State institutions continue to be the main perpetrators of violations of freedom of expression, while among the victims are the general public, the media, NGOs and journalists.
In the fifth month of the year there were 11 cases for a total of 14 violations of freedom of expression and harassment of information, according to the NGO Espacio Público, which reported the closure of two radio stations in the aforementioned period.
Of the total, 13 acts of violation of freedom of expression were related to censorship, judicial harassment and intimidation and one of administrative restriction specifies the report issued.
Seven of the cases of violation of freedom of expression were promoted by State institutions, being the perpetrator in 63% of the violations of the month. The main victim was the general public (7 cases), together with the media, NGOs or members thereof; and journalists or reporters (two cases each).
Continued harassment and closures
May started with a assault case to the journalist Leonor Arguelles by the ruling councilor, José Sierra. This happened in the middle of a session of the municipal council of Maracaibo in which the municipal award for journalism was discussed.
The attack occurred on May 5 after Argüelles gave a speech in the chamber stating that the award should be given to certified journalists and graduates of public or private universities and not to popular communicators, as requested by the United Socialist Party bench. of Venezuela (PSUV).
Due to the fact there were blows and shoves. In addition, the Chamber suspended the public debate in which a possible reform to the ordinance of the Maracaibo Municipal Prize for Journalism was discussed.
On May 18, three officials from the Barinas State Police (PoliBarinas) harassed a delegation of the Human Rights Foundation of Los Llanos (Fundehullan) while they held a discussion on Human Rights and a medical conference at the Cultural House of the Obispos municipality.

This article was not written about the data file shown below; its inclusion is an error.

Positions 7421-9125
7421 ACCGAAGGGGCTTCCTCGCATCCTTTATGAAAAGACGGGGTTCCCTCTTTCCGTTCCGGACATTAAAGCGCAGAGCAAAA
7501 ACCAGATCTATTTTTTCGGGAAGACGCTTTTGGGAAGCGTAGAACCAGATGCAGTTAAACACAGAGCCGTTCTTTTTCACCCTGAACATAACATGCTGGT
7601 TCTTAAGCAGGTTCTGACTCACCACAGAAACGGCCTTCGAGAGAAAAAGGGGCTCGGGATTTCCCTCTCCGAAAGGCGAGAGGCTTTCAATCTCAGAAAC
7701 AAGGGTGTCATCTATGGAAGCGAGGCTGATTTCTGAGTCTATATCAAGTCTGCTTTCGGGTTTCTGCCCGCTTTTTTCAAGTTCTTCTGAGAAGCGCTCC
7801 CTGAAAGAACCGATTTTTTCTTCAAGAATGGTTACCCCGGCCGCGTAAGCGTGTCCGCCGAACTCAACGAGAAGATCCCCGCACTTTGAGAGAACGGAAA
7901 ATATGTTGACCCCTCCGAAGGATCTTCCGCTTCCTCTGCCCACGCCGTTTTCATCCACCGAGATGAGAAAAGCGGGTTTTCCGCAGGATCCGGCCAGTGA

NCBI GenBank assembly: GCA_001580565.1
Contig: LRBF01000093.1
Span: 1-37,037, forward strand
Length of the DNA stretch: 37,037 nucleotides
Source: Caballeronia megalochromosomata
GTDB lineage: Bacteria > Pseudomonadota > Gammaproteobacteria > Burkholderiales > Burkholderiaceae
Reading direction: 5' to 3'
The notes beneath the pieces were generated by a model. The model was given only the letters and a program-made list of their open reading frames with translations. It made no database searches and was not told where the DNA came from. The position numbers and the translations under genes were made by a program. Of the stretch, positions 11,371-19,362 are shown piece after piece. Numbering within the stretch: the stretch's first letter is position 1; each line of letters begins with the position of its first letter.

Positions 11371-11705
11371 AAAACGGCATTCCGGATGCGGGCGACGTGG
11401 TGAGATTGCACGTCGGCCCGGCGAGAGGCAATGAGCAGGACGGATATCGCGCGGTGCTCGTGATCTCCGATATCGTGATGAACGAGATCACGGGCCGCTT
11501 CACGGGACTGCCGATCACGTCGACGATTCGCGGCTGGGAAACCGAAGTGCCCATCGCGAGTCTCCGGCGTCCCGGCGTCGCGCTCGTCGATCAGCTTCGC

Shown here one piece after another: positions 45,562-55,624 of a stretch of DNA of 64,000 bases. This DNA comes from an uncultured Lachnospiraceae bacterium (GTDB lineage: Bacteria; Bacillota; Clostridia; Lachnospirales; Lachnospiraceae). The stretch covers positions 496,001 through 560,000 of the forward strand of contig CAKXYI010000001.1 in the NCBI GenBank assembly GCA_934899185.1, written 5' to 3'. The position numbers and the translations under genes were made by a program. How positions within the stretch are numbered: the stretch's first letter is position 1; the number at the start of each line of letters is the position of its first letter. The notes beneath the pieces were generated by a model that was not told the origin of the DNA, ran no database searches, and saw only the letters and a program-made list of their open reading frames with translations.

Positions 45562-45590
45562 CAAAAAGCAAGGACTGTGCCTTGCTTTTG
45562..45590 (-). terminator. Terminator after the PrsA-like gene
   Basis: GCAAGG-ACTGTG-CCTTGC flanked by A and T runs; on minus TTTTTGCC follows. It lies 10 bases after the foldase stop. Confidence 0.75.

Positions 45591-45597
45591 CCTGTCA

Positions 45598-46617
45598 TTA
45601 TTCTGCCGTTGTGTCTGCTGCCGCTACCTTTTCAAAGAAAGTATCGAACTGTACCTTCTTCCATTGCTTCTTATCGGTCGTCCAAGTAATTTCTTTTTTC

According to what the NGO denounced, the PoliBarinas commission was recording and interrogating its members and demanded that they stop their activities because, according to the officials, drug delivery activities are prohibited.
This is the second time in less than two years that State officials and/or police forces have acted against the humanitarian work it carries out. Fundehullanignoring the international legislation and the Venezuelan Constitution that protect the assistance and humanitarian aid carried out by the associations.
While on May 16, the initiation of a criminal proceeding by the governor of Carabobo state, Rafael Lacava, was made public; against human rights activists Marine Alvarado, from Provide; Y Alfredo Infante, from the Gumilla Center; for the alleged commission of the “crime of continued aggravated defamation”.
The judicial act occurred two months after Provea and the Gumilla Center presented the joint report “Lupa por la vida”. This document states that the Carabobo state police “are among the deadliest in Venezuela” with 221 presumed victims of extrajudicial executions.
Alvarado recommended that the authorities investigate Lacava for his “alleged responsibilities” in the chain of command of the executions by the security forces under his charge.
On May 1, the Internet Observatory Go Without Filter reported that the traffic from the private operator NetUno fell more than 42% compared to the values of the same time, a week ago. Possibly the failure was caused by technical problems of the operator or its wholesalers.
On May 7, the state company Cantv reported that due to alleged technical incidents on one of its platforms there had been difficulties accessing the internet in the country. The fault persisted until the following day in various regions.
Meanwhile, on May 10 Go Without Filter reported a blackout in Barinas that affected connectivity in that region; as well as in part of the Trujillo state. A week later there was a critical drop in connectivity from the private provider Inter for around 50 minutes, according to the Internet Observatory. The fault mainly affected the states of Yaracuy, Lara, Anzoátegui and Aragua.
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